A bigger issue, as I see it, is the sheer number of film reviews and other material appearing online. I think this is less a sign of health (as Kermode interprets it) than it is of a metastasizing condition. The problem isn’t anonymous reviews but the amount of material out there, with thousands of reviews available almost immediately upon a film’s release, all of them saying nearly the same things. What this then leads to is the rise of the aggregate score: an average taken of these many thousands of reviews that then becomes an official score on IMDb, Amazon, Rotten Tomatoes, or Metacritic. Enter the hive mind, where voices originally identified with a particular critic become anonymous, simple data points stuck on a graph. Volume will out.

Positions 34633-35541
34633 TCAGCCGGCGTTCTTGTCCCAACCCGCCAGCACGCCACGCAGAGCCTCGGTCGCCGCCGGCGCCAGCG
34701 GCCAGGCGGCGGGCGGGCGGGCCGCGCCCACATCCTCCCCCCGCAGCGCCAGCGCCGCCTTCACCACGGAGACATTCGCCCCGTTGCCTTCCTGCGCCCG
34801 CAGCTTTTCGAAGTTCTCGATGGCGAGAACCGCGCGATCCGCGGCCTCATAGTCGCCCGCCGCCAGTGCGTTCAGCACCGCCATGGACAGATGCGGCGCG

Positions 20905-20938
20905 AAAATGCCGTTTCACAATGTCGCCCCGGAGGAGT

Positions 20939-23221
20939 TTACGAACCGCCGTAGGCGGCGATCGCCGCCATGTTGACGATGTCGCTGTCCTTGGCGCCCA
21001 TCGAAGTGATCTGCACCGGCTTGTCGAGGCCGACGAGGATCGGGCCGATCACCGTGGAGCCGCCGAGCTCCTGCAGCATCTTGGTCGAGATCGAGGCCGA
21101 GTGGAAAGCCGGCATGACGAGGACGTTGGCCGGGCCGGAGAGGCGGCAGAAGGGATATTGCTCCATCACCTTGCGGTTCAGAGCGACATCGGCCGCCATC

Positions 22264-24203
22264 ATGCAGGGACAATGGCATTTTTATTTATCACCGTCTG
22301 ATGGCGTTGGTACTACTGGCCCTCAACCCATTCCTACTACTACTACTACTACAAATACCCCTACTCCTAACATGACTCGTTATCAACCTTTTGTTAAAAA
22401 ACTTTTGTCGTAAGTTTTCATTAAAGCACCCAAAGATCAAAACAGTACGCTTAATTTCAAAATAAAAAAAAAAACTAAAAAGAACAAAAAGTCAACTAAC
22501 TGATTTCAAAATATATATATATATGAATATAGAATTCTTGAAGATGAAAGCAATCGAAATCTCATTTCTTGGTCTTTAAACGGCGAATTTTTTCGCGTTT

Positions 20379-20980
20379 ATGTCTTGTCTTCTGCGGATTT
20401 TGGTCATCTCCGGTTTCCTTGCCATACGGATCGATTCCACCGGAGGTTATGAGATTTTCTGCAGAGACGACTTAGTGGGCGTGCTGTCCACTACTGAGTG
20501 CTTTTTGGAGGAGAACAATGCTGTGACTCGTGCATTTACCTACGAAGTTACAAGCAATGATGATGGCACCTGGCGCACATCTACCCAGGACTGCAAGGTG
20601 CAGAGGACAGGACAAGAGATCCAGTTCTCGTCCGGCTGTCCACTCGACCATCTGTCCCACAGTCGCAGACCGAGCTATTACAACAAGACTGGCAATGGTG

Review first published online April 13, 2021. For my thoughts on Kermode’s The Good, the Bad and the Multiplex see here.